20,000 Baby Oysters Enter Oyster Bay On National Oyster Day


Oyster Bay Town Supervisor Joseph Saladino, Councilman Lou Imbroto, Councilwoman Vicki Walsh, Town Clerk Richard LaMarca and Receiver of Taxes Jeff Pravato celebrated National Oyster Day in Oyster Bay Harbor by transferring more than 20,000 oyster seedlings from the town’s shellfish hatchery into the Floating UPwelling SYstem (FLUPSY) located at Theodore Roosevelt Park Marina.

Oyster Bay Town Supervisor Joseph Saladino along with local officials celebrated National Oyster Day in Oyster Bay Harbor.
(Photo courtesy of the Town of Oyster Bay)

The town’s hatchery, opened last fall, was launched with the goal of populating Oyster Bay Harbor with two million additional clams and oysters. These efforts generate economic benefits for the shellfish industry and environmental benefits that include improved water quality as each shellfish filters gallons of water per day.

“Oyster Bay Harbor has long been considered one of the crown jewels of Oyster Bay, and we’ve done more than ever before to improve its water quality,” Saladino said. “From our rigorous seeding program to the great work being done at our new shellfish hatchery, we are continuing to improve the water quality in our bay while delivering economic benefits to the shellfish industry.”

The town and local baymen’s association currently maintain a FLUPSY in the harbor to grow clams and established “grow-out” areas to allow the clams to mature prior to final seeding. Additionally, the Town of Oyster Bay purchases two million seed clams annually for placement in the bay. Once successful, the town will expand its clam and oyster seeding operation from the hatchery to the south shore where the town already works in partnership with other municipalities, the DEC, Cornell Cooperative, Stony Brook University and the New York Department of State to improve water quality in the Great South Bay.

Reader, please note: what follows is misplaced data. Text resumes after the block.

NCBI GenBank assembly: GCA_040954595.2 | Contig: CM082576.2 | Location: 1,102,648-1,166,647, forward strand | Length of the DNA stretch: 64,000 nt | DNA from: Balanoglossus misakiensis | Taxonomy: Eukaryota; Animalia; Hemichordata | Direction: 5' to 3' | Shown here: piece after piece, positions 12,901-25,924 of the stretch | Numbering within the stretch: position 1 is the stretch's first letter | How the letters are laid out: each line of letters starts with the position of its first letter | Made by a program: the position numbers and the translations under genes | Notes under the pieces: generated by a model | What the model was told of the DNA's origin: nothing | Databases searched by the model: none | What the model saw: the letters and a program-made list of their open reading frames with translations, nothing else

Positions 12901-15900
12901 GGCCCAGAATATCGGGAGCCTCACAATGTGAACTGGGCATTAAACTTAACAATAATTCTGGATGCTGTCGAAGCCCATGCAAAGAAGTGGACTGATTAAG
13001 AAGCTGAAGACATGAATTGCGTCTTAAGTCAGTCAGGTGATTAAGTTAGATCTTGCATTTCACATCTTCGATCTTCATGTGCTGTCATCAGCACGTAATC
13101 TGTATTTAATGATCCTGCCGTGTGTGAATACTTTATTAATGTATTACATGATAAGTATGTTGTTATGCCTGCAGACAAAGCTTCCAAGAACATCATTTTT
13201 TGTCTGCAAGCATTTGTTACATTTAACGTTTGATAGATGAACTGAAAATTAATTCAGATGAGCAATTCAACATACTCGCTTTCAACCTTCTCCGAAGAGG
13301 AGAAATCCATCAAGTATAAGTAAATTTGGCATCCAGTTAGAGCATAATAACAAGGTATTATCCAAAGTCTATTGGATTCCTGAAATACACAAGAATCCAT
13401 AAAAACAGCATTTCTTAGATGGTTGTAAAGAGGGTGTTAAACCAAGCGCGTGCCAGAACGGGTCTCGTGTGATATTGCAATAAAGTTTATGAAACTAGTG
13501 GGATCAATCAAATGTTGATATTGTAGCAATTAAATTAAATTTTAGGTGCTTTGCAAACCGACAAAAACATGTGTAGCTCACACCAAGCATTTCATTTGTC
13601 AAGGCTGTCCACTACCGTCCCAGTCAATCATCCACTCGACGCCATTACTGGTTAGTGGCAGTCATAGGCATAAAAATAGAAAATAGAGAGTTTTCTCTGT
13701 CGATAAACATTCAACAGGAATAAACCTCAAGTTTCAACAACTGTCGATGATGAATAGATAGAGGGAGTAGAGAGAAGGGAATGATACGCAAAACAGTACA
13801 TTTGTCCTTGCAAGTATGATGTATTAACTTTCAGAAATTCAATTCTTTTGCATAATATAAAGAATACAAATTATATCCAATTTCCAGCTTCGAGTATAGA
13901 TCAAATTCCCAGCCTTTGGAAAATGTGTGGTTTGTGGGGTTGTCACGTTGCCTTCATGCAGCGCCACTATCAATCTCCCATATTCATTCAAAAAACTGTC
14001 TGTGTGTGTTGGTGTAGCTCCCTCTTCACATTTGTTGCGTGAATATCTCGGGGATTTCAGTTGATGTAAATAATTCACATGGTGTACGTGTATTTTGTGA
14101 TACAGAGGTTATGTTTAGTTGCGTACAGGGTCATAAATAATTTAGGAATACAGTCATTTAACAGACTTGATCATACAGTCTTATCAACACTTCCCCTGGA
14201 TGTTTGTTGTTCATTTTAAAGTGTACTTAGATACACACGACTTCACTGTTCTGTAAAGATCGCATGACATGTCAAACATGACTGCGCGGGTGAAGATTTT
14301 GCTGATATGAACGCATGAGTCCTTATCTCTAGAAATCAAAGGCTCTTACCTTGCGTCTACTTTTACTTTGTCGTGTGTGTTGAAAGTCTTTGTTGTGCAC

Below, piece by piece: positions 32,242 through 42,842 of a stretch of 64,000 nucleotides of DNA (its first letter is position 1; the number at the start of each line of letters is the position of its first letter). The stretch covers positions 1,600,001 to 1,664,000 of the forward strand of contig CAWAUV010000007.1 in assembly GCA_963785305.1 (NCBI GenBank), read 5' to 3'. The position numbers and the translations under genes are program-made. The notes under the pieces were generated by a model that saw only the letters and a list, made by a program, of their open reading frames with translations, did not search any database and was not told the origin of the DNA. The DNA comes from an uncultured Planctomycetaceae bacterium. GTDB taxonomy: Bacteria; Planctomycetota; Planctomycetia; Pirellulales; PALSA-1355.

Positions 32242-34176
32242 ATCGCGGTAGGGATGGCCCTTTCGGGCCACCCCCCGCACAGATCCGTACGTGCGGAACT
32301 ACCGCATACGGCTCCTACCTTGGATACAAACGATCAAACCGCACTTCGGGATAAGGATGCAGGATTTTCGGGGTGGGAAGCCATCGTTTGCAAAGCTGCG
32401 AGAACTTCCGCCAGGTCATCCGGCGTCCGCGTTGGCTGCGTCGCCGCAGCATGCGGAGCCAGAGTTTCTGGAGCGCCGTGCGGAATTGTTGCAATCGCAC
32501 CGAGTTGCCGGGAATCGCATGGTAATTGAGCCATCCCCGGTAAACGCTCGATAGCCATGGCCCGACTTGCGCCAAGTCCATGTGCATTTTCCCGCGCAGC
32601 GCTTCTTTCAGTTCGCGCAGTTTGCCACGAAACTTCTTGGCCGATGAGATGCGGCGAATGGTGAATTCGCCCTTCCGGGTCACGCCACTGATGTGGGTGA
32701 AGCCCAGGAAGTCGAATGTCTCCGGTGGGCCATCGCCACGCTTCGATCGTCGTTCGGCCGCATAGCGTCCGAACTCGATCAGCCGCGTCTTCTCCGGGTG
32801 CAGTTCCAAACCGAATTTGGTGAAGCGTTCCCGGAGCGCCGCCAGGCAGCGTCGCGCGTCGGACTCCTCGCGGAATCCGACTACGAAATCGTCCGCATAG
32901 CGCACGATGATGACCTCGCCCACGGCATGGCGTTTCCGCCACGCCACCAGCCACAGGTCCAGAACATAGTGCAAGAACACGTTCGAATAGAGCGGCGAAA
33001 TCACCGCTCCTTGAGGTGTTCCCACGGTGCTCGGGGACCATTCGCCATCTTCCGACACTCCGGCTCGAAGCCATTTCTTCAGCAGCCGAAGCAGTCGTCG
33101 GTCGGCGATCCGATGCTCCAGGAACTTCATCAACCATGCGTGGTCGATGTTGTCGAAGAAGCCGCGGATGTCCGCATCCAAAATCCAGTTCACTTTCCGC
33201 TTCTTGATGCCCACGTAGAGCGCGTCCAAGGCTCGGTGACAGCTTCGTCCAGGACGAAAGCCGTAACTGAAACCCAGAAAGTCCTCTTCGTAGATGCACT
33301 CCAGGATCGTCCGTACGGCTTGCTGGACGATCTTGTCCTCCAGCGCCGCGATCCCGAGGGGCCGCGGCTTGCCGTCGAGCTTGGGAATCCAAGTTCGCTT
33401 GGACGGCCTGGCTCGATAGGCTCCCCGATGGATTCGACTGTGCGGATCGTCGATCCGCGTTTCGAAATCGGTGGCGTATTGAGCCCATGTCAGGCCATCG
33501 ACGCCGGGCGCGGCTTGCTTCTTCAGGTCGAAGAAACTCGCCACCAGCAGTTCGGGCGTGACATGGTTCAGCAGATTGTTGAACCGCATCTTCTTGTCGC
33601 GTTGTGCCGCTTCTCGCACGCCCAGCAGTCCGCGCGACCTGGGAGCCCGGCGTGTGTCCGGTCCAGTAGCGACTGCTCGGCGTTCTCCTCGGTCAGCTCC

“The environmental initiatives we take on today will preserve the quality, resiliency, and natural beauty of our local waterways for generations to come,” Imbroto said. “Protecting our natural assets is a top priority and by restoring and reseeding our shellfish populations, we not only strengthen the local economy, but also ensure we are working to keep our waters clean.”

—Submitted by the Town of Oyster Bay

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